Rejection, like most things in this world, is a neutral construct. Rejection doesn’t suck, our feelings about it suck. What matters is our response to it. Think of it as a spectrum. On the positive side of rejection, we can choose to stop counting, grow accustomed to it, learn lessons from it, own it as part of our character, turn it into a game, convert the energy into fuel and ride it like the wind until a yes comes our way.
REJECTION BUTTON — Responding to setbacks with an optimistic narrative that we can profitably channel
Ask yourself, is this a huge setback or the rejection of a lifetime? The other option is to take the low road. Here’s how that spectrum of rejection plays out. We stop caring, grow emotionally numb, get cynical and untrusting and resentful, seek revenge on people, conclude that we are useless, give up completely, shrink back from life and sliding towards a toxic, black hole of despair. Ask yourself, who are you if you don’t wake up with this rolodex of people that you resent? Who would you be without any bitterness?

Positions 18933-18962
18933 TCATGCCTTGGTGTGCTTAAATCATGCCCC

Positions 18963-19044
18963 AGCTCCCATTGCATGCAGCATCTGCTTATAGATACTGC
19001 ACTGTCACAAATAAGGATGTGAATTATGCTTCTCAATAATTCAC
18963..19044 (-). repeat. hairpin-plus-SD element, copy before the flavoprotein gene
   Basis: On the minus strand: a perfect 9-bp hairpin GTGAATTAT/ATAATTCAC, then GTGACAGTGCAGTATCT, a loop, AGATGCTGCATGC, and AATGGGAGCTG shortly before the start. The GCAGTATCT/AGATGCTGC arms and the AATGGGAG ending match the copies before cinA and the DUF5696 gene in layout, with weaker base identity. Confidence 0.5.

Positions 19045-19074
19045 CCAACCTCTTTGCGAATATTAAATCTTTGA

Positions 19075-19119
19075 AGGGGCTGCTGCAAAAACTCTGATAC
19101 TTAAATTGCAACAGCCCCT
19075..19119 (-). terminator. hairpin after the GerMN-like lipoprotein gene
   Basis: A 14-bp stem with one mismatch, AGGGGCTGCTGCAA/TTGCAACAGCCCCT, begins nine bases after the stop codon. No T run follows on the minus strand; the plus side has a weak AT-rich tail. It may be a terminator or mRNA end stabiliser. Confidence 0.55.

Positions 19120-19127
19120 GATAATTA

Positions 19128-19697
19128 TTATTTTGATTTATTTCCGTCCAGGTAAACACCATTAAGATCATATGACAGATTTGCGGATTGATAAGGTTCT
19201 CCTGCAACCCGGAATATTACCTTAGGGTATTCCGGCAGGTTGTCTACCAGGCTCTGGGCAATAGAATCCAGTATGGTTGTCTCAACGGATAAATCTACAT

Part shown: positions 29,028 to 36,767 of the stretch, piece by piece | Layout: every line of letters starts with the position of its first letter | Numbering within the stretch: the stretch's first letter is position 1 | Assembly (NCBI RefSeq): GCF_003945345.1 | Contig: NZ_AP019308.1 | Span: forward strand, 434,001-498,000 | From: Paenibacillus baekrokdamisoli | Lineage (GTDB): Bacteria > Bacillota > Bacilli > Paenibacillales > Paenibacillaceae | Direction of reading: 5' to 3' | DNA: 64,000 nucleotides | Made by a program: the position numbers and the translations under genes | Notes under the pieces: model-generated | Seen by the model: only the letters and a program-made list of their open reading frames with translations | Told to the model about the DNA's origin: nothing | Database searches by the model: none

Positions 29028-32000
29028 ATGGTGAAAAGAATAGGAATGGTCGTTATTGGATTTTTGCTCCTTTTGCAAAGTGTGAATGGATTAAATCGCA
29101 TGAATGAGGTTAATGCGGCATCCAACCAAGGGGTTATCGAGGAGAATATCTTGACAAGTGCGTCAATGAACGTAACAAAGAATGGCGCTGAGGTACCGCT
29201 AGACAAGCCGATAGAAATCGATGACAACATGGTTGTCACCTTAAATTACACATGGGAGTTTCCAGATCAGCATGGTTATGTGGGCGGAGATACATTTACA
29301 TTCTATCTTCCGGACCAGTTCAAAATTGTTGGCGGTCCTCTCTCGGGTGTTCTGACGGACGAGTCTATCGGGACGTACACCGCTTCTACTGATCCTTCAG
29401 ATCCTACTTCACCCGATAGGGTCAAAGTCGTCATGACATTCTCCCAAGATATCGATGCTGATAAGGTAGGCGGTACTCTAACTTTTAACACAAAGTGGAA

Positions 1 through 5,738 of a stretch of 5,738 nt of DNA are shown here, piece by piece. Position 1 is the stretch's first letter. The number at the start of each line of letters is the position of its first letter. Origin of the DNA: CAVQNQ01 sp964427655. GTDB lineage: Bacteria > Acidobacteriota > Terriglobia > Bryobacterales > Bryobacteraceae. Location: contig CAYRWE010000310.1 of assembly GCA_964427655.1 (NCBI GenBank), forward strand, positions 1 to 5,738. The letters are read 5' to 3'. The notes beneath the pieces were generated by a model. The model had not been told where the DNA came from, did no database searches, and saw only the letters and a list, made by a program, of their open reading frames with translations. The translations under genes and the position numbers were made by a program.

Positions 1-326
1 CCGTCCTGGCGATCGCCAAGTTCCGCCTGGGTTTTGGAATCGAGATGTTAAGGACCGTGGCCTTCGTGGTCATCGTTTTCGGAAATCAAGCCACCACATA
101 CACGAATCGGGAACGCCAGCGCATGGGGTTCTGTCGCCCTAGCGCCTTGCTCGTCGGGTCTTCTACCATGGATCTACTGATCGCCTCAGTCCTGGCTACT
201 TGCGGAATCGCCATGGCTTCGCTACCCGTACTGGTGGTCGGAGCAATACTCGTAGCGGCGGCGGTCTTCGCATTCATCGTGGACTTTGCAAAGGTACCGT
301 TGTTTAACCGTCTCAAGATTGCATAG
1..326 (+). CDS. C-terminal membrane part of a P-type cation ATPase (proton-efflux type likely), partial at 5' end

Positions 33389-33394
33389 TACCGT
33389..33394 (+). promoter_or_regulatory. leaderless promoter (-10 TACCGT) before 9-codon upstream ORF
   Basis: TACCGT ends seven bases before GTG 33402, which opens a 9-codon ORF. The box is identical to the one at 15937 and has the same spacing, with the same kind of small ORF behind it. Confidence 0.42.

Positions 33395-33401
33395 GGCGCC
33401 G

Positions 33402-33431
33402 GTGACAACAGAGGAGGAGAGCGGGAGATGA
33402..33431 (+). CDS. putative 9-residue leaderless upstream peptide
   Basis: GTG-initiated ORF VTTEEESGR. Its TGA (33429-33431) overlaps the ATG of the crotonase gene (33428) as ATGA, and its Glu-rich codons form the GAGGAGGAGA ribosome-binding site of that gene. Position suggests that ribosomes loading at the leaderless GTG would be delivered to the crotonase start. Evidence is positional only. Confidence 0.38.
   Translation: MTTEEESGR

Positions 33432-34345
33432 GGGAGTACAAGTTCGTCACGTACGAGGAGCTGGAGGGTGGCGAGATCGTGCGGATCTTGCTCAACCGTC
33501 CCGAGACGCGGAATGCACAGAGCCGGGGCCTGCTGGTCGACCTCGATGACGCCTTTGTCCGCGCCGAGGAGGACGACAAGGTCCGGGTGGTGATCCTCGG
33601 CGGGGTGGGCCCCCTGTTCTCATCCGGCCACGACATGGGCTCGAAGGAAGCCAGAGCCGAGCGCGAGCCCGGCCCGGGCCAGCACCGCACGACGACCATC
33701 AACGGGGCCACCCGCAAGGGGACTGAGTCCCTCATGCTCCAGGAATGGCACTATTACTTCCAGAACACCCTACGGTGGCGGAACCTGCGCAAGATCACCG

Instead of letting my rejection feelings to globalize and calling myself an incompetent schmuck, I try to remind myself of a few things. One, it’s okay that you’re not good at these things. Two, you’re not the only one who struggles with these kinds of tasks. Three, people will still love and value you despite your weaknesses. Four, there are so many other things that you’re superbly talented at. Five, there are plenty of people nearby who possess complementary skillsets who would love to jump in and help. Telling ourselves these kinds of stories about our our weaknesses can fundamentally change we work. Once we can identify the narratives that we have adopted that limit our ability to bring our best, there’s no reason our strengths can operate unfettered.
The point is, as long as we stay in the game, we’re going to be rejected. And how we respond to it is the determining factor of our greatness. What story do you tell yourself every time you receive another rejection?
Build emotional calluses
Recover from failure faster
Build resilience in the long game
Take rejection less personally